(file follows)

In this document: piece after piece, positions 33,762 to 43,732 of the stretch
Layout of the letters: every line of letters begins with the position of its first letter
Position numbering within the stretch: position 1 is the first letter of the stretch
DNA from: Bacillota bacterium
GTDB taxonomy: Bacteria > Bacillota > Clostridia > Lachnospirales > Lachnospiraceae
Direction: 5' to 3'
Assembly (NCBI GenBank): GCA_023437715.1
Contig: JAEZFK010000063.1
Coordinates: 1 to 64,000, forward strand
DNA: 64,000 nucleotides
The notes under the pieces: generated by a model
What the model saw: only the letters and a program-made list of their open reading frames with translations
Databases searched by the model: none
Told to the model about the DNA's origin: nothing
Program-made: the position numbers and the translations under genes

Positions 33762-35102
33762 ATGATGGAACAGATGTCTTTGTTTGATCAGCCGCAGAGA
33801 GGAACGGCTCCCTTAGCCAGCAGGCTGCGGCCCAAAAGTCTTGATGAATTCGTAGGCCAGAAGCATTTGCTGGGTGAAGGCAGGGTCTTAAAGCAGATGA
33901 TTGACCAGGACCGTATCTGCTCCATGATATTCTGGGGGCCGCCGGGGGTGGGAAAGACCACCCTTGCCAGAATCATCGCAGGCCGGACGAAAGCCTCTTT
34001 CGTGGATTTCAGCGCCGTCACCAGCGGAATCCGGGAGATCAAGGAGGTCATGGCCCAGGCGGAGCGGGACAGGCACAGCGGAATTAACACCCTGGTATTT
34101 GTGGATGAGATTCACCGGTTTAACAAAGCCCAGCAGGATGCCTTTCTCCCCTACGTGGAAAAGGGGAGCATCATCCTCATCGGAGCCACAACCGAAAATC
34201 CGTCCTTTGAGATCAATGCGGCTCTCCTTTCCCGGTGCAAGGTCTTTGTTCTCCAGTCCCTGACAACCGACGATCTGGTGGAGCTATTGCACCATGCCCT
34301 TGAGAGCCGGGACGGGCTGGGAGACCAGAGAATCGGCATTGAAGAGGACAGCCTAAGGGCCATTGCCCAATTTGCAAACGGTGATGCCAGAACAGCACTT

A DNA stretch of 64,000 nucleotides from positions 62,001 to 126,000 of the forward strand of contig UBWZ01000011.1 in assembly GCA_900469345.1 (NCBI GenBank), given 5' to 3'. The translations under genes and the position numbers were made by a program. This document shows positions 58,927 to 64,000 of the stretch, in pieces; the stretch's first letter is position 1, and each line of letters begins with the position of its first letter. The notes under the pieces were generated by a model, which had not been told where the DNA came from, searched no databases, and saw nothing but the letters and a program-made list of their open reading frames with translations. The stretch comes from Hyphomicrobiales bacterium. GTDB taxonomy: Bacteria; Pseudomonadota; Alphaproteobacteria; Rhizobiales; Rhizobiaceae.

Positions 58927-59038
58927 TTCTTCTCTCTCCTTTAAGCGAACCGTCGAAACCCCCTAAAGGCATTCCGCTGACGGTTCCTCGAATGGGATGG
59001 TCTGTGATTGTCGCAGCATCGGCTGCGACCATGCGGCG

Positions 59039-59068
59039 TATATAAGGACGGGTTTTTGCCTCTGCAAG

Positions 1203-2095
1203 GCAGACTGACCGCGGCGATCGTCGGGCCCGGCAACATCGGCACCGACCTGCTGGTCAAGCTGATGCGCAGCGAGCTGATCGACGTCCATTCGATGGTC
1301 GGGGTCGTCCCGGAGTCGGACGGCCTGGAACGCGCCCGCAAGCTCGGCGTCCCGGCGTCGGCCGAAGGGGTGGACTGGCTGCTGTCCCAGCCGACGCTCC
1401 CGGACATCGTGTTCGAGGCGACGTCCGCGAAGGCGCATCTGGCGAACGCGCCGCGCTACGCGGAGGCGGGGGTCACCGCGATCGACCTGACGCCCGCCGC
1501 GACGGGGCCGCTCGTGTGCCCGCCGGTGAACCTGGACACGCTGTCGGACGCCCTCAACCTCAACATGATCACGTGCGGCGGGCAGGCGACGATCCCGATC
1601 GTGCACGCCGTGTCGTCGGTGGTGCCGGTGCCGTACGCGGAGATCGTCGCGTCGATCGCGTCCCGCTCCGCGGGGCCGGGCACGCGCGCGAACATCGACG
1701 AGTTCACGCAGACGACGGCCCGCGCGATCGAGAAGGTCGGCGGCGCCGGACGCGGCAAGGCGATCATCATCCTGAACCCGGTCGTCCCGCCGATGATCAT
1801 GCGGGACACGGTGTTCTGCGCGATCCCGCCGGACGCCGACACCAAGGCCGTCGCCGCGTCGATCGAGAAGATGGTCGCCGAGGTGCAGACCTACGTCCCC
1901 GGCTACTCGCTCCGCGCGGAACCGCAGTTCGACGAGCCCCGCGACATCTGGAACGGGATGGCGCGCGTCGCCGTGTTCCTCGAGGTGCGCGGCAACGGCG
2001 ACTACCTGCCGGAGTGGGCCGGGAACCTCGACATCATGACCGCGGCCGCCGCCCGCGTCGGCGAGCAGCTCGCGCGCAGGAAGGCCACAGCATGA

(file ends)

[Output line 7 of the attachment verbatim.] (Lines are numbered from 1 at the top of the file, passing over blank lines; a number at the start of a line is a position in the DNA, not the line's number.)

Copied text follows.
Assembly (NCBI GenBank): GCA_023437715.1